Friday, September 21, 2018

As Above, So Below

Ever since their founding, the American suburbs have been the subject of bitter criticism. We should all be critical - suburbia birthed every wrong-thought from libertarianism to LARPing - but the bitterness is because, even in the wake of financial collapse, the suburbs won. There is no escaping them and half the 20th Century is choked with books and films and records born of resentment at this crushing normality.

He Digs A Hole by Danger Slater is an heir to this anti-suburb philosophy, at least on the surface. Harrison Moss is an average decaying man in an average decaying cul de sac who rebels against this dreadful state and tries to find a way out. So far, so standard. Even the splatter-horror approach is more cosmetic to the story, with Moss shearing off his own hands and replacing them with garden tools. So he can dig his hole and get away from his depressing house and vacuous neighbors.

Except that's only half the story. Literally, as Moss and his wife Tabitha descend down the hole halfway through the book, emerging in a negative universe beneath. A place populated by monstrous horrors and walking worms, but curiously still ordered exactly as the post-industrial hell above. A different, deeper hell but a hell all the same.

This is where Slater's book diverges from the well-worn path of the suburban doldrums tale. It's not a matter of escape so much as transcendence, breaking free of the rut by breaking free of one's own apathy and alienation. This part of the narrative isn't even carried through by Harrison but by Tabitha, who was always the stronger of the two - an excellent twist on what is often a masculine escape and power fantasy. The Mosses do not break free of the hells within hells through more striving - striving just leads back to the cul de sac where this all started - but through each other. For all the grotesque madness of spleen fruits and zombie garden parties, He Digs a Hole is a strangely uplifting book. Even with the world consumed and the sun blotted out, as long as Tabitha and Harrison have each other they have hope.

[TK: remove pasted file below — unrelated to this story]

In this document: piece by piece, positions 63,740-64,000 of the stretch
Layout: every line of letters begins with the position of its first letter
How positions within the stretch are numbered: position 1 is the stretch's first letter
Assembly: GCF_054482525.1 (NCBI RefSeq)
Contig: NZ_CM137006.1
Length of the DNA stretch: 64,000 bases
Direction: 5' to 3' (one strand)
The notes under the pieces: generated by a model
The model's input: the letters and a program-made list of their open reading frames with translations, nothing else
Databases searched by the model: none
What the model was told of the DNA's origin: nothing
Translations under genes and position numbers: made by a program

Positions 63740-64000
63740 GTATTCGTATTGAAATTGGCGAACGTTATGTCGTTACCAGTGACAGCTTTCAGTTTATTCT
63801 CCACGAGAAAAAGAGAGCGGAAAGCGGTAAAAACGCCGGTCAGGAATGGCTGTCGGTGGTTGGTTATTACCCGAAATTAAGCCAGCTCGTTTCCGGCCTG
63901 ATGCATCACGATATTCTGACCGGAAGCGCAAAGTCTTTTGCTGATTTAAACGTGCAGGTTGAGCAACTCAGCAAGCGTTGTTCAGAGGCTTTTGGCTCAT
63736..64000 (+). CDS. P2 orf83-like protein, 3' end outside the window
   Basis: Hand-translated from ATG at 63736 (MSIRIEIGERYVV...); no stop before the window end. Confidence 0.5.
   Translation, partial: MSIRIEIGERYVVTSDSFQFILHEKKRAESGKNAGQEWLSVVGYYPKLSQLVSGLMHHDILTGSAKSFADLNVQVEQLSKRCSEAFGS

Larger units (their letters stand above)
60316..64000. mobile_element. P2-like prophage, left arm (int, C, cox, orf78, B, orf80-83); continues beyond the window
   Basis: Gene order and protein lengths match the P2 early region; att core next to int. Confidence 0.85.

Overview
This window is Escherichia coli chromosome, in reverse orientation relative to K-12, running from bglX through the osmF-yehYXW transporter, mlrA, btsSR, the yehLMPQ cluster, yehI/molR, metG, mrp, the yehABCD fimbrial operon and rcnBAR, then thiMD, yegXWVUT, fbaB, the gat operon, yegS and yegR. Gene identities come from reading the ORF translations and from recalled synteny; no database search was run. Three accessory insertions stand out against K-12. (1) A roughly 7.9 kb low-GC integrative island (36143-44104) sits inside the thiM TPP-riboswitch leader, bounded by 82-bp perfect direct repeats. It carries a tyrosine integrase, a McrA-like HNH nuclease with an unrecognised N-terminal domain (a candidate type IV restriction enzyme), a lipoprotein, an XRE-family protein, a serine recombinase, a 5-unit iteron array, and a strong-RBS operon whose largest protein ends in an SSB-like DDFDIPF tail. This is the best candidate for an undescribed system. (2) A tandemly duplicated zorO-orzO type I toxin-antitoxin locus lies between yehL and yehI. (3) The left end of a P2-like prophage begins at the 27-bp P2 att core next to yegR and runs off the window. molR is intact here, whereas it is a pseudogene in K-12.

Wednesday, September 12, 2018

Contra Nietzsche

Friedrich Nietzsche is one of those favorites among dilettantes because he wrote accessible prose that flatters the individualist yearnings of stunted middle class children. This is not to disparage Nietzsche's very real accomplishments in meta-ethics and the history of morality, just to disparage all the modern fans who take his arguments as an excuse to be conceited dickheads in their Philosophy 101 courses. You know who I'm talking about.

Nietzsche famously differentiated Classical and Christian ethics, defining the former as a good/bad dichotomy and the latter as good/evil. Classical ethics, rooted in a warrior elite from Achilles down to Charlemagne, prized courage and personal honor, using these virtues to define themselves as separate and above the greater mass of humanity and thereby justifying their own privileged position in society.

Christian ethics, in contrast, seek to promote a universalist altruism and therefore concern themselves first with evil, rather than virtue. This evil often constitutes the same privileges enjoyed by the Classical elite - wealth, sensual pleasure, mastery over their social inferiors. Nietzsche saw in this a slave revolt, hence his christening of Christianity as the "slave morality" which shames those who display the Classical virtues.

Nietzsche, being the prototypical angry white boy, bristled at this shaming. And his critique has served as inspiration for alienated youth in Western Civilization for generations. However, as much fault as Nietzsche found with Christian ethics, his own description of "master morality" doesn't sound all that better:

To see others suffer does one good, to make others suffer even more: this is a hard saying but an ancient, mighty, human, all-too-human principle which even the apes might subscribe; for it has been said that in devising bizarre cruelties they anticipate man and are, as it were his "prelude."

Much as the abused might come to identify with her abuser, her Nietzsche has fetishized the abuse on which Western nobility built its reason for being. This indeed makes him all-too-human, as it echoes Hegel's parable of two men at the beginning of history vying for dominance. Because, as David Graeber points out, the archetypal everymen "in all such stories, they appear to be 40-year-old males who simply rose out of the earth fully formed." Which speaks more to the historical forces that shaped modern Western philosophy, rather than any essential Human Nature.